My work at the Aarhus School of Architecture on and along the Aarhus River in both my research and teaching has led to the development of AARCA – a research based and artistically driven project in which I address the challenges and potentials confronting landscape architecture and urban planning due to the entanglement of urbanisation and anthropogenic processes.
The project utilizes the Aarhus Bay Watershed as an area of interest with a strong focus on the Aarhus River Catchment Area (AARCA) as a specific territory of urbanisation. The Aarhus River itself is 40 km in length and the catchment area is 354 km2. Apart from being the reason why Aarhus, the second largest city in Denmark, is located where it is, along the East Jutland coastline, Aros, the original name of the city, literally meaning ‘at the mouth of the river’, AARCA is also the territory in which the Aarhus School of Architecture is situated.
Read more about about AARCA here and follow AARCA develop and unfold on AARCA.DK
A few days ago I carried out my fifth river walk – the 50km Aarhus River Walk together with my walking compatriot Thomas Juel Clemmensen. For a full fourteen hours we walked in and along the banks of the Aarhus River. From Astrup Mose through the undulating river landscape of farmland, forests, villages and hills into the Aarhus River Valley where the river runs into the Bay of Aarhus close to my office at the Aarhus School of Architecture.
The river was one of the main reasons for me participating in the 50th IFLA conference in New Zealand in 2013.
As our planned walk along Skjern River has been postponed to the spring of 2016 the Aarhus River Walk was a fitting sequal to our first river walk in May 2013, where we carried out the Aire Walk together along the banks of the Aire River from its springs in the mountains of France across the national border into Switzerland to where the river disappears underneath the city of Geneva.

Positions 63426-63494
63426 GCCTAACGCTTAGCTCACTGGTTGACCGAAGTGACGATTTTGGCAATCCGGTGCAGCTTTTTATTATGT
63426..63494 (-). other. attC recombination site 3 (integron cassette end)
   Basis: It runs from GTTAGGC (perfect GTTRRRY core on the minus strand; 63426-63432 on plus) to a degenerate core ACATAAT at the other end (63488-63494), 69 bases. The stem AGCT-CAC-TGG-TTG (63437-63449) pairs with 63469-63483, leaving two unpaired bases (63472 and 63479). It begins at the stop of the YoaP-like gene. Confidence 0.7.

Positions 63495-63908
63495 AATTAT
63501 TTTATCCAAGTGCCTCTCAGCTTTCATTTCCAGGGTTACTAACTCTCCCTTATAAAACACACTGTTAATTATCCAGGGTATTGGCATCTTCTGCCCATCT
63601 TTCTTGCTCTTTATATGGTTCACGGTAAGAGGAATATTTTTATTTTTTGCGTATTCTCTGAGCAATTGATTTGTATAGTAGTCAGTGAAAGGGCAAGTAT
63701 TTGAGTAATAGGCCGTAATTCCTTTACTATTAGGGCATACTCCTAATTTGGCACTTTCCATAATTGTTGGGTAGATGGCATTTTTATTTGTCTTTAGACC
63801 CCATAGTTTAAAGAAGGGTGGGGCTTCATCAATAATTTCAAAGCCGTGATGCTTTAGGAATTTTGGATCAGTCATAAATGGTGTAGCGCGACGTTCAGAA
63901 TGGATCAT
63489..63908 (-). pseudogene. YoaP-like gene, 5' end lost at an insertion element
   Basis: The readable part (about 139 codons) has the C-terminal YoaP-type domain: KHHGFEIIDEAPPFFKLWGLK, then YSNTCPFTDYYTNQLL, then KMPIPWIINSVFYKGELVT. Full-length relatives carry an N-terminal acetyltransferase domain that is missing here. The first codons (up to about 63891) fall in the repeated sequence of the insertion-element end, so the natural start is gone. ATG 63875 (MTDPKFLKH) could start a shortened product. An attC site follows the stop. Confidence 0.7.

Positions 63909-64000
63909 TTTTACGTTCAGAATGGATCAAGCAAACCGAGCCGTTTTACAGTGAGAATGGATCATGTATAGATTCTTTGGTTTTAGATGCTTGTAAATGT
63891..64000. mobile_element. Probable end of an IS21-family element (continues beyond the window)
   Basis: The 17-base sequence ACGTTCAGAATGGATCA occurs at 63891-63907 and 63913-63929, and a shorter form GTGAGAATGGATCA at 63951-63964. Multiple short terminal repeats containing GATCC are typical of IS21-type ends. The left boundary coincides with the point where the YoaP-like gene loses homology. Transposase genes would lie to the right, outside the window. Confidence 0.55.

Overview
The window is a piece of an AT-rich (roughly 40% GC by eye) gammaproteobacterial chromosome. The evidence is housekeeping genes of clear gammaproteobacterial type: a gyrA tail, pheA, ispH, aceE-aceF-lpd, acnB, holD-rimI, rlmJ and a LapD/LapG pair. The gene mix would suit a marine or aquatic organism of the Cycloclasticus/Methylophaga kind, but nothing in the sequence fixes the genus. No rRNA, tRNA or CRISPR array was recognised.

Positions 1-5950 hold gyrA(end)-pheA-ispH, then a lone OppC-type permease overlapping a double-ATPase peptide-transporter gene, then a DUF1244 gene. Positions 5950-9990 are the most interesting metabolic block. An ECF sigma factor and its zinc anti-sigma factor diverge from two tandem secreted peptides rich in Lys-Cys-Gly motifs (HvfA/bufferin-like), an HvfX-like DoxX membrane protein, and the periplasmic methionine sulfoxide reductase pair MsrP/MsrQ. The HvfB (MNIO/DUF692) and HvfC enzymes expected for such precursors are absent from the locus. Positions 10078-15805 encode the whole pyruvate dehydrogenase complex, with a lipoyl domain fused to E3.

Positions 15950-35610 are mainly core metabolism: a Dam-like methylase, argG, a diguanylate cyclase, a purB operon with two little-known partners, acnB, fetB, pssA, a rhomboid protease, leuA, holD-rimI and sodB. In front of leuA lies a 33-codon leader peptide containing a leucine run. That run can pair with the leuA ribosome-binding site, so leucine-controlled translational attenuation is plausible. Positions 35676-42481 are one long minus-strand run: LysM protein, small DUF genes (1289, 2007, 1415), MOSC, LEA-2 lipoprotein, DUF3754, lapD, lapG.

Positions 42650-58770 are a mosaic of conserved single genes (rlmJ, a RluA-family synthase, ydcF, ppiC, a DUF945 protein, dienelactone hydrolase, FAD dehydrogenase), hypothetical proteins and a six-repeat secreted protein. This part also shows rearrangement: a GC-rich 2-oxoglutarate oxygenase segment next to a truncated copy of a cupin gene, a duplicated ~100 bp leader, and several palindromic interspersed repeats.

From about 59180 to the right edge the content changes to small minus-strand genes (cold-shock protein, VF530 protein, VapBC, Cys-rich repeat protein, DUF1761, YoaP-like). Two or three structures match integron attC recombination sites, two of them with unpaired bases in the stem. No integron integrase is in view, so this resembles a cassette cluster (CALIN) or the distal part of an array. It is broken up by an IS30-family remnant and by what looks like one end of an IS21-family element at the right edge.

During the final stretch of our Aarhus River Walk, walking a pitch black September night, we passed by silently what was once the minor site of one of the major gardens in 20th century Danish landscape architecture: Sven’s Garden on the northern slopes of the river valley.
From 1965 to 1980 Sven Hansen was Professor in Landscape Architecture at the Aarhus School of Architecture. In 1948 he co-founded IFLA. His garden beautifully exemplified how certain landscape architects in Aarhus have related their work to the city’s overarching narrative of water, topography and territory.
A narrative we are now continuing through the establishment of the Aarhus Landscape Laboratory placed in the valley of Dead Creek on the southern banks of the river directly opposite Svens garden. A garden that was closely linked to the territory we traversed on our walk.
So, to some extent our Aarhus River Walk was also a walk through time and Sven’s Garden…
I am a river walker.
For a full day in October I have been following the water of Hansted Creek through the tunnel valley of Store Hansted – shaped over millenia by ice and water – to where it runs into the estuary of Nørrestrand and Horsens Fjord a few hundred meters from where I live.
It is my fourth walk following the water of creeks and rivers. The Aire Walk along the moving garden of the Aire River in Geneva being the first – with more walks in urban watersheds to come in the future.
Hansted Creek does not only run through a major part of my everyday landscape being the rolling hills north and west of Horsens placed as it is south east of Gudenåen where I grew up. It also runs through Egebjerg Meadows, which was one of the last wetland areas to be drained through state funding in Denmark and – coincidentally – one of the first areas to be restored in the late 1990es.
From Egebjerg Meadows and onwards to the bird sancturary of Nørrestrand the creek runs through old seabed making my walk – once again – a walk through time.
I am a river walker.
The Aarhus School of Architecture will host a book launch of Arkipelaget issue #4 – 6 at Kunsthal Aarhus on October 8th at 4 – 6 pm.
Arkipelaget #6 is entitled LUCUS and includes some of my photographic work on forest clearings. Also, I have written a text about landscape photography in which I describe my photographies as double images: